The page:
Detailed work on doors and porches alone, from Norman times to the 20th Century, he added, can be striking in their own right before visitors even venture into the main body of the church. The 12th Century porch of Malmesbury Abbey, in Wiltshire remains a striking feature after Sir William Stumpe, a wealthy 16th Century clothier and the local MP, bought the abbey following the destructive activities of Henry VIII, and donated the nave, including the porch, as a parish church. In more modern times - but no less impressive - are the magnificent bronze doors at the Church of St Mary, in Nottingham, designed in 1904 by Henry Wilson, the Arts and Crafts metalworker and architect.

John suggested that the art and architecture of a parish church has the power to forge a common cause for both churchgoers and non-churchgoers because they are not simply the possession and responsibility of their congregations - but belong to us all. He urged more people to take ownership of parish churches because - if we do not treasure them - they will continue to be under threat. That said, John suggested that churches (although still in crisis to some extent) have probably never been in such good shape in modern times - mostly as a result of the dedication and hard work of local volunteers.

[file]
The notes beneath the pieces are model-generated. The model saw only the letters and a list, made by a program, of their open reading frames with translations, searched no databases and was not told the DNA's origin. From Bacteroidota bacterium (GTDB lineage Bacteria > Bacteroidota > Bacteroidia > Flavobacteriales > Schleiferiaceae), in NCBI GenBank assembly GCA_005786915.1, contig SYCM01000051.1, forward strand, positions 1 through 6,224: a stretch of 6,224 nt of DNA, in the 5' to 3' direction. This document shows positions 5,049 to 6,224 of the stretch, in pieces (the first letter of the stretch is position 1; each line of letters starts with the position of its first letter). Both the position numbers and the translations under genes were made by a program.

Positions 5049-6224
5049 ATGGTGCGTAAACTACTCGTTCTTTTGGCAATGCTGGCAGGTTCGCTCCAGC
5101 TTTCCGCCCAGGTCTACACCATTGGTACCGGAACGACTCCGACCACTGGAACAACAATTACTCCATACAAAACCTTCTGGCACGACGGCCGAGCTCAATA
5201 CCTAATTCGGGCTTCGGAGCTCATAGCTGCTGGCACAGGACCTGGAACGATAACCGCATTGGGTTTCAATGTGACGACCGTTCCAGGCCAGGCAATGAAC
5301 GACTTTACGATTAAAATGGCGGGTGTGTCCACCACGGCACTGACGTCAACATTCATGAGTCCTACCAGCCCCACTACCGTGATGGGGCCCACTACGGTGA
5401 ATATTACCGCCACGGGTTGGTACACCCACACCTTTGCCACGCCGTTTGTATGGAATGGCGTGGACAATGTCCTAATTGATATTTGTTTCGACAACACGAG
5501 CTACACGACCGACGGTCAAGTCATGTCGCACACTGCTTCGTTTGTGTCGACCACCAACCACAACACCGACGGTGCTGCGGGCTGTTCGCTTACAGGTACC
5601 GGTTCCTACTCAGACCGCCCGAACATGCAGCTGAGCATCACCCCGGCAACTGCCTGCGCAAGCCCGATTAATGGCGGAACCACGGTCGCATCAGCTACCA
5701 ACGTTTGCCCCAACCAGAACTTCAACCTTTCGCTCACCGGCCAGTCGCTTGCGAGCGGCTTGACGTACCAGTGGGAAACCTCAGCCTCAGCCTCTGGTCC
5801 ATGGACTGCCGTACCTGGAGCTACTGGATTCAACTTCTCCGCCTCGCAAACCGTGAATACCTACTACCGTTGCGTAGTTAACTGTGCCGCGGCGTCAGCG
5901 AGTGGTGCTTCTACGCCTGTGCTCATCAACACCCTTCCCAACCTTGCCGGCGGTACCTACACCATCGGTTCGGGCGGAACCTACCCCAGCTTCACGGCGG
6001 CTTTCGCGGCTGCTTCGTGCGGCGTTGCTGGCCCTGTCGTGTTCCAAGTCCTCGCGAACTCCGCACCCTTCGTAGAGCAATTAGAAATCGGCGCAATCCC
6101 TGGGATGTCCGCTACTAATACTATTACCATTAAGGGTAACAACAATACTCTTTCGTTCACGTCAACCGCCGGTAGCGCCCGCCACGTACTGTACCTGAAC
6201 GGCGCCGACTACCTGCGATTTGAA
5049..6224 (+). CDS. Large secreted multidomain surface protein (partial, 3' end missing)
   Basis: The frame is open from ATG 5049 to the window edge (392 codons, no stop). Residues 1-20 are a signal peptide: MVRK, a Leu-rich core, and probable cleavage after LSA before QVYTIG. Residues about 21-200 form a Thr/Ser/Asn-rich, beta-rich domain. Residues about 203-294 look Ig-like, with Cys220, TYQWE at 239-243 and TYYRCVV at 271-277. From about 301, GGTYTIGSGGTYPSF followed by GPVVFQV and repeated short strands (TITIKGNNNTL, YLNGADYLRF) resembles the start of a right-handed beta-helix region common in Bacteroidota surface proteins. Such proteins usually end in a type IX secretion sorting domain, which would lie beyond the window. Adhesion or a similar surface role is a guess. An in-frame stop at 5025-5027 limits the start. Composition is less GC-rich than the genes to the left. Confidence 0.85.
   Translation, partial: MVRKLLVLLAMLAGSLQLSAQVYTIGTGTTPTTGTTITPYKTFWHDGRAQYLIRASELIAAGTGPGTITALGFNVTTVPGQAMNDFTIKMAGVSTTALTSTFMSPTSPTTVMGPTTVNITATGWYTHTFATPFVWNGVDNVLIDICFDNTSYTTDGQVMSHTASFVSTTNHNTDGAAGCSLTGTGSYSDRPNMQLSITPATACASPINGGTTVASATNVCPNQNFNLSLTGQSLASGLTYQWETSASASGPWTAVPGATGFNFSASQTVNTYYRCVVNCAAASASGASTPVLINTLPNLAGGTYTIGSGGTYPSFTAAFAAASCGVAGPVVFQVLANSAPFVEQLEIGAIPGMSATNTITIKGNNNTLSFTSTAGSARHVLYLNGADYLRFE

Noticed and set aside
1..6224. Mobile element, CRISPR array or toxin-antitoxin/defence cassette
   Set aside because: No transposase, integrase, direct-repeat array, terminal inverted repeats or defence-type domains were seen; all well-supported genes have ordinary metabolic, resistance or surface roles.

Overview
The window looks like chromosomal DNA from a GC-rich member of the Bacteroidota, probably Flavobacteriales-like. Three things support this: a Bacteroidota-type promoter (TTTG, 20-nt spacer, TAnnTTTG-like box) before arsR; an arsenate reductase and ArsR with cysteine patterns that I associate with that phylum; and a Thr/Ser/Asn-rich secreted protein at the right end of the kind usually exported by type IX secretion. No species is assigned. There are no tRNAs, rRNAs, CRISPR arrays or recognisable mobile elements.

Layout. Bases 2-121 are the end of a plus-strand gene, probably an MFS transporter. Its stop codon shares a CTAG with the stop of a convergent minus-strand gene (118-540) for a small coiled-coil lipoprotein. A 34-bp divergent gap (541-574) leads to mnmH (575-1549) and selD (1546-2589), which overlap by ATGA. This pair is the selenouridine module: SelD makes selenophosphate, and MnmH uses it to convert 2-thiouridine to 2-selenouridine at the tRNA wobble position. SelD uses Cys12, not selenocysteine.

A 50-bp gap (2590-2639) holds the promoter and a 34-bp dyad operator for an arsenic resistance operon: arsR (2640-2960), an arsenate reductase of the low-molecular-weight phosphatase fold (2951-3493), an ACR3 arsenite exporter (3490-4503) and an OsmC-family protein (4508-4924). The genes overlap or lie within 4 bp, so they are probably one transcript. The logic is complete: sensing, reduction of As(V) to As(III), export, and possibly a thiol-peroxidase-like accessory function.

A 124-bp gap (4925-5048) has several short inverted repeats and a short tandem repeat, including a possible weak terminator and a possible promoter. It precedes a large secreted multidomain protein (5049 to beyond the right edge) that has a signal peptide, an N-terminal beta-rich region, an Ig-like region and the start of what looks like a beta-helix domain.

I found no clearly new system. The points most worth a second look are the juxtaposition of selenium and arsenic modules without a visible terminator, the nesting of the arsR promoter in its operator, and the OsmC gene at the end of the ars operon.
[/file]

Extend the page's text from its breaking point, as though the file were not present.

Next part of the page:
In response to one question on his favourite church, he highlighted the Church of St Mary the Virgin, at Ewelme, in Oxfordshire - indeed, his book on the building was joint-winner of the Royal Historical Society Whitfield Prize. Over 130 people attended John's exhilarating talk and he sold 22 copies of his book on parish churches, beautifully illustrated by photographer, Paul Barker, at the end of an evening which proved the perfect start to our 2016 series.

mooney